- Pamela Polston
- Bob van Heeks
Five students straggled into a Fletcher Free Library meeting room on a Saturday morning, unusual peers for an unusual class: Dutch. Over the next hour and a half, they wrapped their minds around a language rarely heard in Vermont, and their tongues around its guttural pronunciation. Comments like "That sentence is hell" and "That's a lot of vowels" punctured the atmosphere of studious concentration. So did laughter. Yes, this language class was fun.
Instructor Bob van Heeks made sure of that, balancing lessons on grammar or parts of speech with games based on, for example, "Wheel of Fortune." (Tip: "Buying" a vowel — including ÿ — is a good idea.)
The affable, 43-year-old Amsterdam native moved to Burlington with his American husband last March. Soon he began using the website Meetup to announce free classes in his native language.
"I wanted to do some volunteer work, kind of paying it forward," van Heeks explained. He looked around at local colleges and did not find any other Dutch offerings.
The sessions began in mid-May with three students; average class size is now six, van Heeks said, and more are welcome. Students may enter at any time, not just at the start of a semester, as in a traditional school setting. In fact, there are no semesters. There are no grades, either — but that doesn't mean van Heeks won't throw in pop quizzes now and again.
His classes are free not just because of altruism but necessity. A longtime flight attendant on KLM Royal Dutch Airlines (if you've ever wondered what that stands for, it's Koninklijke Luchtvaart Maatschaapij), he can't earn income in a foreign country while employed in the Netherlands, for tax reasons.
- Pamela Polston
- Students making sentences with words drawn at random
But van Heeks does have a green card, and offering classes gratis serves his long-range dream of launching a second career in academia. "Doing this after 16 years of flying, it relights my fire," he said. "It's a new reason to get up in the morning, a new passion. Eventually, I'd like to make this my [job]."
Earning a master's degree in Russian gave van Heeks partial preparation to teach. Still, to gear up for Dutch class, he said, "I literally went online and looked up 'how to teach a language.'"
Watching him in class, anyone might think he had years of experience. He's a natural — comfortable, confident and organized, but also endearingly enthusiastic.
"Learning a language can be boring and tedious, so it's important to make it fun," van Heeks said. "I absolutely love this; I look forward to it."
It seems his students do, too, willingly forgoing lazy Saturday mornings for the challenge of tackling a tricky language. Their reasons for studying Dutch vary.
"I already know Spanish and was looking for another language," said Leon Williams, 25, of Colchester. "I found that Dutch was closest to English, and found the class on Meetup."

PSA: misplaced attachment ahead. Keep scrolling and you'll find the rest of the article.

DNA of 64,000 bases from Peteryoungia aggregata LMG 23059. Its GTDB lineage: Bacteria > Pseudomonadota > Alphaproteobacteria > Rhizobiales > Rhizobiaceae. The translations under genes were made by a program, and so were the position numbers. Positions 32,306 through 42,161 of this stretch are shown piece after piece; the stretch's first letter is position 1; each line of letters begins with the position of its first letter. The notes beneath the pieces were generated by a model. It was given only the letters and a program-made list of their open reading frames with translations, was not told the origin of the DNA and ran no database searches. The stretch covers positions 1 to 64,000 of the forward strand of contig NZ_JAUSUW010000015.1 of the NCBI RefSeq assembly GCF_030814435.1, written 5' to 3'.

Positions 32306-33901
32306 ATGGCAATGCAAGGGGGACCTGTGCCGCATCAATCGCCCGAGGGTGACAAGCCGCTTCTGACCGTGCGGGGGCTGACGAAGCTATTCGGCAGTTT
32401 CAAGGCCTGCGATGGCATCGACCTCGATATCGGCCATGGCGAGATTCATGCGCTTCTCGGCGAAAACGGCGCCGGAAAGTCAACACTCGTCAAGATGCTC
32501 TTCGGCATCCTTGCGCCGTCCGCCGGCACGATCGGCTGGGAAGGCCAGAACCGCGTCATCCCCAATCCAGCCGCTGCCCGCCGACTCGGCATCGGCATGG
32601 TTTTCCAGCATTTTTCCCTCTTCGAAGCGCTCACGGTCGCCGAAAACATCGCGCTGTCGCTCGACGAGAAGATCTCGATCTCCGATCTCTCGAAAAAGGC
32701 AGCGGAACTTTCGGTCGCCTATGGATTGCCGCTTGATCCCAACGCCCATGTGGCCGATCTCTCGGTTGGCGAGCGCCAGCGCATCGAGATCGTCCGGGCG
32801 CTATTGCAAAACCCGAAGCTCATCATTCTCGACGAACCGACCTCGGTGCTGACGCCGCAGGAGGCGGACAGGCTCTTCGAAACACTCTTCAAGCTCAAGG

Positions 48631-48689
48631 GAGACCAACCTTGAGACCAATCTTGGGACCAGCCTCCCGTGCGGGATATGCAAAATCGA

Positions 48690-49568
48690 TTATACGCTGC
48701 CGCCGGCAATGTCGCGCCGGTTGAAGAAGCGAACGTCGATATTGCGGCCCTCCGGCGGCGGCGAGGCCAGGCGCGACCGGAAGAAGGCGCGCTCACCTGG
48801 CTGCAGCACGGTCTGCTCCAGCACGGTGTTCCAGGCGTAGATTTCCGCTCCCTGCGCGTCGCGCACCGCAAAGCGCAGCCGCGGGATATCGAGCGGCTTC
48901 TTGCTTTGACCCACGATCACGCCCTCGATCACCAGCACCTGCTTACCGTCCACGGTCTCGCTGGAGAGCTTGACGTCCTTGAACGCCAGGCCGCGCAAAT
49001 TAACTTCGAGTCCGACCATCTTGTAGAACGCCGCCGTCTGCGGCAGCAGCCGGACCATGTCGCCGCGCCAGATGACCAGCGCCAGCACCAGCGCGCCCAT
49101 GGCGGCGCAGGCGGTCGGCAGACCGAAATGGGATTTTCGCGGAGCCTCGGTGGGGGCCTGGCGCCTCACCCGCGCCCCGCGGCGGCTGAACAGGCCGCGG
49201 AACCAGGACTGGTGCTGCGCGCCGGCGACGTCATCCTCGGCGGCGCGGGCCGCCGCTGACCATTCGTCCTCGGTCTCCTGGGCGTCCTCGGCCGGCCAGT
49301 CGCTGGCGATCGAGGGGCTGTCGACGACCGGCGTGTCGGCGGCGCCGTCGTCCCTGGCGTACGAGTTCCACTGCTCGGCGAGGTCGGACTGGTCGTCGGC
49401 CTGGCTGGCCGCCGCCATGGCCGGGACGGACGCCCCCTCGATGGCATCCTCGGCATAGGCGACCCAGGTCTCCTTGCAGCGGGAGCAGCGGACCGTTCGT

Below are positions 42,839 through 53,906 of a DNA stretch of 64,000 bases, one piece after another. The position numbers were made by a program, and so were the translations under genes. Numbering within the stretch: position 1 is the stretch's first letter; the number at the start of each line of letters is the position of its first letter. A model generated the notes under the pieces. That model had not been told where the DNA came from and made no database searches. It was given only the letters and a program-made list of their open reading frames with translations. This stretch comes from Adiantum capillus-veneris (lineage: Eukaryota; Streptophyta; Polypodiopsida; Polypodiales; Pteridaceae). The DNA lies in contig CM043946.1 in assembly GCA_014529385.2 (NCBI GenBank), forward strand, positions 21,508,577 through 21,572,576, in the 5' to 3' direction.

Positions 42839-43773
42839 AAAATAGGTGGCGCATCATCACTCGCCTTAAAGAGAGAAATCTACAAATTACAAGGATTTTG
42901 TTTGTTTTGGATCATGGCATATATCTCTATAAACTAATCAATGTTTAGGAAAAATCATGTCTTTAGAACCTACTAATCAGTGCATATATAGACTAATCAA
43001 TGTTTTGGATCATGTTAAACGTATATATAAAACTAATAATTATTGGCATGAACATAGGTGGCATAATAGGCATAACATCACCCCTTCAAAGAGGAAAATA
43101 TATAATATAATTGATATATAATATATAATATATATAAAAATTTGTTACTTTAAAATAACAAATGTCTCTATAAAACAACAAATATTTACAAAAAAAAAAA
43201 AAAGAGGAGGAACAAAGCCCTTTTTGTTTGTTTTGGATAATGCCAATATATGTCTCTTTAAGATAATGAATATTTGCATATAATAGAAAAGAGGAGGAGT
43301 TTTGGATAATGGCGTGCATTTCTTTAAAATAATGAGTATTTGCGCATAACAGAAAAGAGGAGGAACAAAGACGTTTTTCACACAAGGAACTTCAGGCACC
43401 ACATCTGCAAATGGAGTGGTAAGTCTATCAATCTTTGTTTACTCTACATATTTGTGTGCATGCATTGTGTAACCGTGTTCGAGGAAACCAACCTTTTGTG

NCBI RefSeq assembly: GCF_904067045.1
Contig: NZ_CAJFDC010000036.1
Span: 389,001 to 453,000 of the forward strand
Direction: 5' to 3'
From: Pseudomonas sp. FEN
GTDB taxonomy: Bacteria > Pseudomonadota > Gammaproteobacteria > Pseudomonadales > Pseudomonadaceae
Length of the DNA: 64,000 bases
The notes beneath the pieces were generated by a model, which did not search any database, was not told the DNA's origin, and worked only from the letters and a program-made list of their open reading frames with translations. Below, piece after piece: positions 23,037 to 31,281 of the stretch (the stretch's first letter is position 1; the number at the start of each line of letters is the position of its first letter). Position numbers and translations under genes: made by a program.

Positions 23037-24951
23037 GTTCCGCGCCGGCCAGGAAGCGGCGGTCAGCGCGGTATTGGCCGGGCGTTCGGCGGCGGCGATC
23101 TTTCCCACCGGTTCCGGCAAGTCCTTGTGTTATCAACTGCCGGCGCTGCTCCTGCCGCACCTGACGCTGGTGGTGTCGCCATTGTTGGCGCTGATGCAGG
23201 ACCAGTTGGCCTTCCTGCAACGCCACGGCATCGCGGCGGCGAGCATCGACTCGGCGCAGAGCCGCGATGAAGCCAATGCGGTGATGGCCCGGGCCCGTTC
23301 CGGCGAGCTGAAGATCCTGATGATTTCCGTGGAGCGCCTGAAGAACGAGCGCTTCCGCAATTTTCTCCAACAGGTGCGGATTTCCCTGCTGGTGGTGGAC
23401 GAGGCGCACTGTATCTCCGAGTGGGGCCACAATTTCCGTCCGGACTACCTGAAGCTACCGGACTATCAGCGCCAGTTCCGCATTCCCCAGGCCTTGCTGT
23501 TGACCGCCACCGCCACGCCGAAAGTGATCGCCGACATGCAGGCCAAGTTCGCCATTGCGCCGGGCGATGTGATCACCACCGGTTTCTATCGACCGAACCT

His partner, Inali Shaw, 24, is also taking the class. She already has three languages to her credit: English, Hindi and Gujarati — "It's the Indian state language," Shah explained. Dutch, in her mind, "is concise, straight to the point and logical," she said. Noting that she and Williams had traveled to Amsterdam in March, Shah said she thought the language "sounded amazing."
Both have nothing but praise for van Heeks. "He's absolutely engaging, a great teacher," said Williams. "Nobody likes to go to class on a Saturday, but we look forward to it!"
Amber van Zuilen, 33 and also a Colchester resident, has a more personal reason for showing up every week: Her husband is Dutch. Like many citizens of the Netherlands, he speaks English, so learning his native tongue has not been a necessity for her. But she wants to improve her "limited ability to communicate with his family," she noted, so, after 10 years of marriage, she took the plunge.
Van Zuilen has previously studied French, Spanish, German and Japanese but modestly said she can only "get by" in the first two. In Dutch class, she admitted with a laugh, her practiced pronunciation of Romance languages can get in the way. Dutch "is so harshly spoken," she observed. "My husband says you just have to commit to it and sound ugly."
- Pamela Polston
- Dutch homework: prepositions
At Saturday morning Dutch class, van Zuilen is in good company with a small cluster of Americans eager to make the sounds and rules of a foreign language, well, less foreign.
At the head of the class, the Dutch-born instructor not only navigates vowels and consonants, spelling and grammar, but proudly shares details of his heritage. His prizes for in-class games include candies and other souvenirs picked up when he flies back home.
"I can leave behind a little bit of the culture I'm familiar with," said van Heeks. His own reward for the class, he said: "I think I'm evolving into a good teacher."